Orchestra. Houlihan-McLean Center, Jefferson Avenue and Mulberry Street, Scranton. 7:30 p.m. Sunday. Free. 9417624.
FUTURE CONCERTS I Will Rise, an Easter choir concert. Sweet Valley Church of Christ, 5439 Main Road, Sweet Valley. 7 p.m. April 6 and 7. 477-2320. The Heavy Pets, the genremelding rockers from South Florida. River Street Jazz Café, 667 N. River St., Plains Township. 10 p.m. April 6. $5 advance, $10 day of show. 822-2992. The Amazing Kreskin, the magician and mentalist. J.J. Ferrara Center, 212 W. Broad St., Hazleton. 8 p.m. April 7. $25, $20; $15 students. 4545451 or ptpashows.org. Sully Erna, the singer and main songwriter of rock band Godsmack. Sherman Theater, 524 Main St., Stroudsburg. 8 p.m. April 7. $35, $30, $25. 420-2808. COTA Jazz Scholastic Swing, with Al Cohn and the COTA Festival Orchestra along with area high-school bands. Also: special guest “Blue Lou” Marini, sideman for “The Blues Brothers” and the “Saturday Night Live Band.” Sherman Theater, 524 Main St., Stroudsburg. 7:30 p.m. April 11. $10. 420-2808.
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EXHIBITS THIS WEEK: MARCH 30 TO A P R I L 5, 2012 The Visiting Nurse Association of Scranton: One Hundred Years, chronicling the work of the Lackawanna County organization. Through May 4 with a gallery lecture at 5 tonight in Room 228 of Brennan Hall, followed by a reception from 6 to 8. Closed April 17 to May 3 for spring break. Hope Horn Gallery, Hyland Hall, University of Scranton. Noon to 4 p.m. Sundays through Fridays; 6 to 8 p.m. Wednesdays. 9414214. William H. Evert: Watercolors, detailed wildlife, landscapes and seascapes by the Northeastern Pennsylvania artist. Opens Saturday with a reception 11 a.m. to 1 p.m. Through April 28 at the Monroe County Environmental Education Center, 8050 Running Valley Road, Stroudsburg. 8 a.m. to 4:30 p.m. Mondays through Fridays and 9 a.m. to 1 p.m. most Saturdays. 629-3061. Senior Exhibit, with works by majors in art education, art therapy, painting, sculpture, graphic design, illustration and photography. Opens Saturday with a reception 2 to 5 p.m. Through April 22 at the Mahady Gallery, Marywood University, 2300 Adams Ave., Scranton. 9 a.m. to 4 p.m. Mondays, Thurs-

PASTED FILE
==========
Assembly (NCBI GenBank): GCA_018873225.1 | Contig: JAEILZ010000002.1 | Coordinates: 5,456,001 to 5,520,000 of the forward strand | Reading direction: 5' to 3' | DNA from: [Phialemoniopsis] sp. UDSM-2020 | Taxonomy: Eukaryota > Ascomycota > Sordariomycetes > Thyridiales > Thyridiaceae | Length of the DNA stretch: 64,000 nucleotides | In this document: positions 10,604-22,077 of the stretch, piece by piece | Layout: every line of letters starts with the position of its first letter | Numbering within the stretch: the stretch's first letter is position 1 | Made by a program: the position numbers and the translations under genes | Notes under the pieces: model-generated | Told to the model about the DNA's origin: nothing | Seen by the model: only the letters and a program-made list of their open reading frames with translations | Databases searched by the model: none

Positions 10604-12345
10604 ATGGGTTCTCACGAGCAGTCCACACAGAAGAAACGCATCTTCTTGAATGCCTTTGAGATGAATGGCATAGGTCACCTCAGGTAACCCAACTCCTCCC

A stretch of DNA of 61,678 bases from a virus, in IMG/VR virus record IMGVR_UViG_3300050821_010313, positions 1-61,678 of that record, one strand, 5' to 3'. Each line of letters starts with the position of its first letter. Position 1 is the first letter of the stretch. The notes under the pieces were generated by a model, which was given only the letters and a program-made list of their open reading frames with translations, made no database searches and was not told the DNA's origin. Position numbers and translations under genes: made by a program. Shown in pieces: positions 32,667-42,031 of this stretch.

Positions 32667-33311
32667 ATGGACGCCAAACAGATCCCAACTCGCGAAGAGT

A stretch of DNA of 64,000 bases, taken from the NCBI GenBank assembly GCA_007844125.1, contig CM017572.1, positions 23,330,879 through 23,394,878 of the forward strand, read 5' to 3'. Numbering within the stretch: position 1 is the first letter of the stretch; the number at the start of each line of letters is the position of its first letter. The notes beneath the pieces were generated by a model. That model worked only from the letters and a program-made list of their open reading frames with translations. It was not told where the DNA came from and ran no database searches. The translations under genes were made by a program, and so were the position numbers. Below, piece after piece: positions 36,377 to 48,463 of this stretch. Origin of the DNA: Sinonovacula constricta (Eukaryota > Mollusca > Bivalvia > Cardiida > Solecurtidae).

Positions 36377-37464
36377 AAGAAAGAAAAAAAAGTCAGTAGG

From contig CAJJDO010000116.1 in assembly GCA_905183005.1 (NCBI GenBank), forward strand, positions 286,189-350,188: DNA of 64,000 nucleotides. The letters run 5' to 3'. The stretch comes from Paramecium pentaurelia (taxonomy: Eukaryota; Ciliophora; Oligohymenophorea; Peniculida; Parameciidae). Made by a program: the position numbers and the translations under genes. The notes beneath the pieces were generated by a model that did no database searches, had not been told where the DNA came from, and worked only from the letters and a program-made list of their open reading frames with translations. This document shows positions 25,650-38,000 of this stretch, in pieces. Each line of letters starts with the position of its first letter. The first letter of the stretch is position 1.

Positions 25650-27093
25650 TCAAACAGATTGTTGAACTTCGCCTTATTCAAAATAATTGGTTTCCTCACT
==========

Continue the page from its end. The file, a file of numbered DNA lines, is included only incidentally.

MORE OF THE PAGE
BEST BET Back when downtown Wilkes-Barre was the only shopping area in the Valley, a top-hatted, monocled character called Mr. Peanut greeted shoppers and dispensed roasted salty snacks to one and all. The Luzerne County Historical Society Museum celebrates ‘The Wonderful Story of Planters Peanuts,’ the landmark business created in 1906 by immigrants Amedeo Obici and Mario Peruzzi, with an exhibit of photographs, documents and memorabilia. Join in a reception from 5 to 8 tonight ($20) or stop by through Oct. 27. The museum is at 69 S. Franklin St. in Wilkes-Barre. 8236244. days and Fridays; 9 a.m. to 8 p.m. Tuesdays and Wednesdays; 1 to 4 p.m. Saturdays and Sundays. 348-6278.
ONGOING EXHIBITS Then and Now, oil paintings by Margi Ackerman. Through Saturday at the Dragonfly Café, 9 E. Broad St., Hazleton. 7 a.m. to 3 p.m. Mondays through Thursdays; 7 a.m. to 4 p.m. Fridays; 8 a.m. to 2 p.m. Saturdays. 4541214.
Everything for your Easter Basket!
Student and Faculty Art Exhibit, including 40 student works in ceramics, drawing, painting, photography, sculpture and watercolor along with works by faculty members Babetta Wenner, Georgiana Cray Bart, David Klevinsky and Skip Sensbach. Through Saturday at the Pauly Friedman Gallery, Misericordia University, 301 Lake St., Dallas. 10 a.m. to 8 p.m. Tuesdays through Thursdays; 10 a.m. to 5 p.m. Fridays; 1 to 5 p.m. Saturdays and Sundays. 674-6250. Heather Martyak and AnnMarie Ciccarelli. Through Saturday at the Artists for Art Gallery, 514 Lackawanna Ave., Scranton. Noon to 5 p.m. Thursdays through Saturdays. 969-1040. Beauty Is in the Eye of the Beholder, self portraits and other works by local and Irish students exploring the notion “What Is Beauty?” Through Sunday at the Everhart Museum, 1901 Mulberry St., Nay Aug Park, Scranton. Noon to 4 p.m. Mondays, Thursdays and Fridays; 10 a.m. to 5 p.m. Saturdays; noon to 5 p.m. Sundays. $5. 346-7186. Posing Beauty in African American Culture, an international traveling exhibit exploring ways in which African and AfricanAmerican beauty have been represented in historical and contemporary contexts. Through Sunday at the Everhart Museum, 1901 Mulberry St., Nay Aug Park, Scranton. Noon to 4 p.m. Mondays, Thursdays and Fridays; 10 a.m. to 5 p.m. Saturdays; noon to 5 p.m. Sundays. $5. 346-7186.
Factorium, a pictorial essay of once-mighty American factories including the Stegmaier Brewery in Wilkes-Barre by photographer Rebecca A. Battle. Through Monday at CameraWork Gallery, 515 Center St., Scranton. 10 a.m. to 6 p.m. Mondays through Fridays; 10 a.m. to 5 p.m. Saturdays. 344-3313.
Man on Earth, artwork created by cultural detritus, investigating man’s impact on the planet by artist Earl Lehman and his students. Through April 20 at the Lackawanna Environmental Institute, 10 Moffat Drive, Covington Township. 9 a.m. to 4 p.m. Mondays through Fridays. 8421506.